BRANNAVAN GNANALINGAM reports from the Wellington Film Society. This week: Brazilian rage, Part III.

Barren Lives (Vidas Secas), right from the start, doesn’t pull any punches. Through subtitles, Dos Santos exhorts his audience to feel pity for the millions of people suffering in Brazil’s north-east, where arid lands and the cruel elite conspire to tread all over the poor workers. He then proceeds to use very uncomfortable distorted sound on the soundtrack in the opening image, the likes which would have made Michael Snow proud. From that opening, you can tell that this isn’t going to be particularly pleasant viewing.

Based on an important Brazilian novel by Graciliano Ramos, the film bears a strong resemblance to the righteous anger and frustration of the Italian neo-realist film movement. The novel is reputed to be part Faulkner and part Steinbeck, and the story follows a homeless family’s quest for a home and work. Their struggle is brutal – menial work, failed dreams, and family tragedy all serve to indeed make their lives barren.

The film aims to be entirely subjective. The source novel is Faulknerian in its construction, with different subjectivities telling the story. Dos Santos attempts this with point of view shots and shot-reverse-shots. For the most part this is quite successful, but I’m not sure if dos Santos had the rigour to completely carry this style through. Furthermore, certain moments, such as having two characters speak at once directly to the camera, didn’t work particularly well. But then again, dos Santos, wasn’t addressing a comfortable Western viewer. But the subjective viewpoint did work beautifully in particular moments – particularly in the heartbreaking prison scene.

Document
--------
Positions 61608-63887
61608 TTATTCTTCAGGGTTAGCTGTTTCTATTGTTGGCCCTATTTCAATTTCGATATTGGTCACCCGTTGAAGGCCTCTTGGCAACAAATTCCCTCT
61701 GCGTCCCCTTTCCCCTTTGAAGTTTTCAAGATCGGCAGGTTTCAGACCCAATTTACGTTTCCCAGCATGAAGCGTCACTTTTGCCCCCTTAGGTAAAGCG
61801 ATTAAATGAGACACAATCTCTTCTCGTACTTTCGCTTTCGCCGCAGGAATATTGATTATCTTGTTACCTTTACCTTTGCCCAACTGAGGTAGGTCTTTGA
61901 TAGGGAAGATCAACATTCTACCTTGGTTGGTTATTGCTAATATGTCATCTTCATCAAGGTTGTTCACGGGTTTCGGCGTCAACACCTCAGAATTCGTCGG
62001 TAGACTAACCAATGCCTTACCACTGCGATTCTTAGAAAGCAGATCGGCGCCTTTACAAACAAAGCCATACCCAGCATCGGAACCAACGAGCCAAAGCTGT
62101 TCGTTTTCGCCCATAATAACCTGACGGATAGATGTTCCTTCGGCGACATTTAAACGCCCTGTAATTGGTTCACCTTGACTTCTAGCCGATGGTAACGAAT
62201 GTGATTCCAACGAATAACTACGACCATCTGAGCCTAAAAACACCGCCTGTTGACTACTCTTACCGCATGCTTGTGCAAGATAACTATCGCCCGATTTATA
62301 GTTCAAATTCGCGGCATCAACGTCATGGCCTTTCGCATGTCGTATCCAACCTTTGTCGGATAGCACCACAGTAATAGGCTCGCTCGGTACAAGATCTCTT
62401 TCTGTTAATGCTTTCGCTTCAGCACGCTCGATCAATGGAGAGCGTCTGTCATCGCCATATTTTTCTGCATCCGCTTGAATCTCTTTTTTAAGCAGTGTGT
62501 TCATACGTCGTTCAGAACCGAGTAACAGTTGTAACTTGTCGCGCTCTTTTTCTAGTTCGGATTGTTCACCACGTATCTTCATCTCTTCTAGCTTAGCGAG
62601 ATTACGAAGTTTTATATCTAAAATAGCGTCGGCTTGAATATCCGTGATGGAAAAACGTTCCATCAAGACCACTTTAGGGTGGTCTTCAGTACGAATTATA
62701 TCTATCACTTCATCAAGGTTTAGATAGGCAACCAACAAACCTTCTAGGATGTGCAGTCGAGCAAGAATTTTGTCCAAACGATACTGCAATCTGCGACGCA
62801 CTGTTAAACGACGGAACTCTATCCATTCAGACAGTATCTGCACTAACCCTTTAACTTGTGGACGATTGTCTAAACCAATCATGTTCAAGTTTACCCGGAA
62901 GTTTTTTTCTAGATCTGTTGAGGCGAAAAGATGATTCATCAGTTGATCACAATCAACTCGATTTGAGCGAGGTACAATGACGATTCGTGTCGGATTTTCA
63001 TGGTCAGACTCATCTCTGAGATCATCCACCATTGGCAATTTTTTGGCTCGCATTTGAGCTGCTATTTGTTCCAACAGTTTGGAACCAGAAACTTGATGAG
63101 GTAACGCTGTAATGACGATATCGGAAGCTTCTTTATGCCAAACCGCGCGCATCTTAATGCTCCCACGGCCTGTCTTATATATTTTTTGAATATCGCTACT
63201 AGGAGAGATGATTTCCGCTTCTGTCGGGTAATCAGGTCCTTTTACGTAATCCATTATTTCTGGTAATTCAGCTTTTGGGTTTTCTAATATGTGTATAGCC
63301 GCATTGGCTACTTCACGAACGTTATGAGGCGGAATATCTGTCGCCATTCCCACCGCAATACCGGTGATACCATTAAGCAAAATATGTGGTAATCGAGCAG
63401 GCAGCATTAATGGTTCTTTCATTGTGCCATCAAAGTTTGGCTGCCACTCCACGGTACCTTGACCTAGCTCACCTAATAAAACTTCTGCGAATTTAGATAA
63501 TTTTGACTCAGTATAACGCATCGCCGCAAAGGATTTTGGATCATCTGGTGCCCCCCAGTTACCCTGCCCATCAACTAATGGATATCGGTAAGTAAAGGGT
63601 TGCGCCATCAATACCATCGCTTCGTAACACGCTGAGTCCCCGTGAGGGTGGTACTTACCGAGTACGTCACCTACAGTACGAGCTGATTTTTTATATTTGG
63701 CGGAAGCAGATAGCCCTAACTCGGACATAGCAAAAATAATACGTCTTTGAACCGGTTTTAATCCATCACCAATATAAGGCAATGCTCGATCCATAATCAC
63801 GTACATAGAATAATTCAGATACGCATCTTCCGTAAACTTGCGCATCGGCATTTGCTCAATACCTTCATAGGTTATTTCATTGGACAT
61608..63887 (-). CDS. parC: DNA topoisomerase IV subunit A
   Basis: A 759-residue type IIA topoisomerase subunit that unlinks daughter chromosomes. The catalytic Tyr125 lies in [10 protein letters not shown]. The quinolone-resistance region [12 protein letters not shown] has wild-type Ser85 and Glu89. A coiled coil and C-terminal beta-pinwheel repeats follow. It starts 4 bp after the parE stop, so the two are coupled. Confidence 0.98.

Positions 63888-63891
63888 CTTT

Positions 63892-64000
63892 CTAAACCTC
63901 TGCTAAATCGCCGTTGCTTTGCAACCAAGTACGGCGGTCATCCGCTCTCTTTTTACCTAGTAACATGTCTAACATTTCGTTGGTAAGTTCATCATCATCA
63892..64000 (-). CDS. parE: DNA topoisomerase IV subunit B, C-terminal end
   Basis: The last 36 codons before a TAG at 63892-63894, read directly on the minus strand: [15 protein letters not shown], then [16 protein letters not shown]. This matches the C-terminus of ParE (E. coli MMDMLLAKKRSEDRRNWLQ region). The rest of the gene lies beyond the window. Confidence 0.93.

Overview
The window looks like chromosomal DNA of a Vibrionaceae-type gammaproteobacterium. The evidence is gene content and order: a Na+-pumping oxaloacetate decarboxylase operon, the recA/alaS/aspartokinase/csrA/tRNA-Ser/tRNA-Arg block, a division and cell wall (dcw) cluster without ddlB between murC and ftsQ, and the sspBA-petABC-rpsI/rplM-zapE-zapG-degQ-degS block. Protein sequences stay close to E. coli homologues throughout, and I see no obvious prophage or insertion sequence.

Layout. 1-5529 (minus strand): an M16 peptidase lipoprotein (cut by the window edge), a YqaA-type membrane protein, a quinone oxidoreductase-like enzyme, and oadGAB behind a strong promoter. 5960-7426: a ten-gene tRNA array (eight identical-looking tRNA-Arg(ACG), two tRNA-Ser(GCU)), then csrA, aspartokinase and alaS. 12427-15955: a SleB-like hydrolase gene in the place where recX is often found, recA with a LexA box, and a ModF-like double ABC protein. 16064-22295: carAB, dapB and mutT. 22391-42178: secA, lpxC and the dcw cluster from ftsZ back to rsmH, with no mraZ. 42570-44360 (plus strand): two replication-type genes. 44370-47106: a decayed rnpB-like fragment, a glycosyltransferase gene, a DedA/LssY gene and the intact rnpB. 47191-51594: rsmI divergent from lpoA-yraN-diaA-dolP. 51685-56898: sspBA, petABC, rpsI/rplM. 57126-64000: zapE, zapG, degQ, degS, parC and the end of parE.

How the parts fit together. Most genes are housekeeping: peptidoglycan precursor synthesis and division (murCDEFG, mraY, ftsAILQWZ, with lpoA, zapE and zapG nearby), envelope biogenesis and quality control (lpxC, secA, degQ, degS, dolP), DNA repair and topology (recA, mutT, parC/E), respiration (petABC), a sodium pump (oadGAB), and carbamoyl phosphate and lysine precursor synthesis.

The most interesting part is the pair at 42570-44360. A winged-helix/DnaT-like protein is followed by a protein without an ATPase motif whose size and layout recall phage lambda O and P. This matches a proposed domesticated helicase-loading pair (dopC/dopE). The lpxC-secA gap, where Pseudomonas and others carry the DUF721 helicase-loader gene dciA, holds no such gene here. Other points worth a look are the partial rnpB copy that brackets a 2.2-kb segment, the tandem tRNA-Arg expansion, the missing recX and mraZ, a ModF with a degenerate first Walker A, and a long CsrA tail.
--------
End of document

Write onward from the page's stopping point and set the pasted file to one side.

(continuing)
This is a brutal film. While quieter than Rocha’s films, the anger is slow-burning but intense. The film manages to portray the events with little sentimentality or forced emotion – that’s where the Italian neo-realist influence came in (in fact, the early Cinema Novo films were heavily indebted to the Neorealist movement, it took the likes of Rocha to skew it in different directions). Little character moments built up to break the characters down – the payment of interest, a single bet too many, a misdirected bullet (at the end). And the film ends viciously like it started – distortion on the soundtrack, an empty road, few possessions and a cruel, unforgiving sky.